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40. "Spice" up your classroom to engage the other senses

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40. "Spice" up your classroom to engage the other senses

Smells and colors have a strong effect on cognition. Our olfactory nerves are the only sensory nerves that shoot directly into the brain for direct processing; smell is our oldest and most primary sense. In regard to brain affect, vision trumps all other senses. Obviously, these two senses helped us the most when hunting in the jungle. We crave these sensations. Why not take advantage of this in the classroom? Change the smell and d├ęcor of the classroom to match the current learning objectives. This could be as simple as changing posters on the wall and/or bringing fragrances into the classroom. If you must lecture, make sure to spice the lecture up with vivid visuals. Don't underestimate the power of touch either. Tactile learning is not only for children. It is highly effective in adults too.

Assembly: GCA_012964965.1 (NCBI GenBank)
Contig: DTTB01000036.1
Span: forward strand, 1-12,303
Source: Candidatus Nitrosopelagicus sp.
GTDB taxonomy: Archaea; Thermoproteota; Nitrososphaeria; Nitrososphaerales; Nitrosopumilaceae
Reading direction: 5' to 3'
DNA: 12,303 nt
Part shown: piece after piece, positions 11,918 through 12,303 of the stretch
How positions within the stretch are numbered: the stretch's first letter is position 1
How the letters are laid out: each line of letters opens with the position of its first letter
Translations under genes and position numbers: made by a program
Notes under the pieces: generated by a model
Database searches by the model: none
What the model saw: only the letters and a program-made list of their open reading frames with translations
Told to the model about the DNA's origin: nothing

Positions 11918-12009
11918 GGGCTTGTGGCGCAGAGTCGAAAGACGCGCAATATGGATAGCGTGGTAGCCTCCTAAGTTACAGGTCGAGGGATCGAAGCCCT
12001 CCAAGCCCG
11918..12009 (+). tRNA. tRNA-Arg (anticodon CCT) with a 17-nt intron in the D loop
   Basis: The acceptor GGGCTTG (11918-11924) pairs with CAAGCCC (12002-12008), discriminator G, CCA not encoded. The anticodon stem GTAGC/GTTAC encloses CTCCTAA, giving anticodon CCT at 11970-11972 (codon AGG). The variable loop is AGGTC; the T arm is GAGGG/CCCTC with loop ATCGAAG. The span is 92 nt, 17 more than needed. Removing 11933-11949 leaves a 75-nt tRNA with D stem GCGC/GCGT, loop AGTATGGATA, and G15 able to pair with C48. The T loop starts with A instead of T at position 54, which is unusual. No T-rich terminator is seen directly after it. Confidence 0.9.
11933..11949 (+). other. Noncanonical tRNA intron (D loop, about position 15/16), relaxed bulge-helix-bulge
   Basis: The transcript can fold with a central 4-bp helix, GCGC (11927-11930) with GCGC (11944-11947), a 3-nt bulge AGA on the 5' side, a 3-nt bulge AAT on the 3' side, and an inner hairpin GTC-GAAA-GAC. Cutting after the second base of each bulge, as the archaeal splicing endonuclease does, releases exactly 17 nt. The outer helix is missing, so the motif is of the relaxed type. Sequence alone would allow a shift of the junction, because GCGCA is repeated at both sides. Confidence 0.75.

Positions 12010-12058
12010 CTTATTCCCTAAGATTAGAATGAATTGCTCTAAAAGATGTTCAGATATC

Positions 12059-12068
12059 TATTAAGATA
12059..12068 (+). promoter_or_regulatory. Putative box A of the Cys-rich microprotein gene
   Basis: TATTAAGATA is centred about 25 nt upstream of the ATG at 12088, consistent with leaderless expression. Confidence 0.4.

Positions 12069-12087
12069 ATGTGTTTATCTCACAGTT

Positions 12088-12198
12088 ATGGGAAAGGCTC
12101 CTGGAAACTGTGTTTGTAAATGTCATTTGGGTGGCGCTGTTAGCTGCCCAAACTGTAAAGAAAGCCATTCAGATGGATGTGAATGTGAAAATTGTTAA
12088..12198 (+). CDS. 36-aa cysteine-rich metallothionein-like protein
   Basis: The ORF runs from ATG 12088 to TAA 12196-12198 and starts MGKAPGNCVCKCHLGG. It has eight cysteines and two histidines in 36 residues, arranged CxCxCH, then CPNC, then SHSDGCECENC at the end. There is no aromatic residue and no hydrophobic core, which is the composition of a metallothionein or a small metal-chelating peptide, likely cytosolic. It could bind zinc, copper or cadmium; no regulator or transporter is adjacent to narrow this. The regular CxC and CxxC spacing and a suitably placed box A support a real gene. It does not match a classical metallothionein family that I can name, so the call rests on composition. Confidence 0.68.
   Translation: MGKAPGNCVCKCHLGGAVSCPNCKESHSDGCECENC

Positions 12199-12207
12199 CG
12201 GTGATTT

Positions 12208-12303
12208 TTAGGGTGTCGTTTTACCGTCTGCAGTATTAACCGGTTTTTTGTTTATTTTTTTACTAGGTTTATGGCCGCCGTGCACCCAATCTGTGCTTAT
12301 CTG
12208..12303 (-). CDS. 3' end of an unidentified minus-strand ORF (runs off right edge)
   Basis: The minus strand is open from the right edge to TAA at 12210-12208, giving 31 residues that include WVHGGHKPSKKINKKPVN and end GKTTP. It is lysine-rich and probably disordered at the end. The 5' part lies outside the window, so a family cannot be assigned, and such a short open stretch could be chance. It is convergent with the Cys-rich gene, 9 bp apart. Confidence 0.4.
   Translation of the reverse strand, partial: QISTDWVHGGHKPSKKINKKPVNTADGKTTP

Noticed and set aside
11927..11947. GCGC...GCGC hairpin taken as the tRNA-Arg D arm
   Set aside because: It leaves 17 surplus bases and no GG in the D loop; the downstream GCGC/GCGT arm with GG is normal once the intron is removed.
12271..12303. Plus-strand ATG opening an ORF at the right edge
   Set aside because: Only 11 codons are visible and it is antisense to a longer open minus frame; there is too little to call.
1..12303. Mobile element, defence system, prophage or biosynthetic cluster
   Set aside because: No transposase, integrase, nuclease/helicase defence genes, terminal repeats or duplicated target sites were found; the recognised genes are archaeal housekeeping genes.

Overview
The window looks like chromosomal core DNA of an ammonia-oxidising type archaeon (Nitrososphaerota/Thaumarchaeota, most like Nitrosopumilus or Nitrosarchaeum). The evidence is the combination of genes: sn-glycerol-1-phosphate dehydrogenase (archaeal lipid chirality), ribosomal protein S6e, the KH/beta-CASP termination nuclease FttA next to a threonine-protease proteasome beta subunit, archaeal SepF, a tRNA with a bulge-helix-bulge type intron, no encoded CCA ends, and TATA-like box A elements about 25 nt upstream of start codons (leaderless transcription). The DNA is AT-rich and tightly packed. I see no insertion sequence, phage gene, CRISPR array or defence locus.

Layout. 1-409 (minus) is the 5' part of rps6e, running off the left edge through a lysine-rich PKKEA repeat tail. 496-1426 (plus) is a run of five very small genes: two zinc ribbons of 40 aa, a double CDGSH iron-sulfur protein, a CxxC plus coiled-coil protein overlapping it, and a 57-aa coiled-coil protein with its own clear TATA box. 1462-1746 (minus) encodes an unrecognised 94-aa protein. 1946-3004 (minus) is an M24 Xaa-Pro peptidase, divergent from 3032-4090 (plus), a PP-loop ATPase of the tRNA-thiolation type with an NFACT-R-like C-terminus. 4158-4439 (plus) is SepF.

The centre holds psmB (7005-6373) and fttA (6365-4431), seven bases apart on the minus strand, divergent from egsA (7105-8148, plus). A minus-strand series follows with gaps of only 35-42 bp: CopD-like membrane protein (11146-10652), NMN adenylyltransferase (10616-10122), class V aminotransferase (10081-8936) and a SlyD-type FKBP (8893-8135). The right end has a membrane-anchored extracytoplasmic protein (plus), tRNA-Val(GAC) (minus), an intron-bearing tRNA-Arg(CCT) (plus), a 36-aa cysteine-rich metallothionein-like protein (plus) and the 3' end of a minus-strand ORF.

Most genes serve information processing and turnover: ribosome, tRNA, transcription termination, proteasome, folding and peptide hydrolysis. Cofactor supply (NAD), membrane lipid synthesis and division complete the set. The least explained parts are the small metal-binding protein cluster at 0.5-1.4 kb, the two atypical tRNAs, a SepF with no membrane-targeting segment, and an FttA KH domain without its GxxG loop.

Teaching material from different perspectives via different senses, forces the brain to manipulate the incoming information in varying ways. This forces the brain to create more elaborate/sophisticated networks for that material as it is being processed. It makes the potential for future access higher because the neuro-network that is created from a multitude of perspectives will necessarily be more intricate and wider-reaching within the brain. It will therefore be easier to find when needed; the bigger the web, the more flies a spider can catch. Using emotional metaphors for synthesis also seems to help arrive at creative solutions that are more memorable too. So, being liberal and even artistic with varying perspectives is not a waste of time, it enhances the brain and helps with creative thinking in general. Art is good.

Although Multiple Intelligences theory (Gardner, 1983) is somewhat controversial, it is controversial because it is often misunderstood (misconstrued). Gardner never designed it to be a prescription for pedagogy, but an observation of how we develop intelligences via different domains.

Q. How difficult would it be to implement this maxim into your teaching context? No excuses! Get creative with it!

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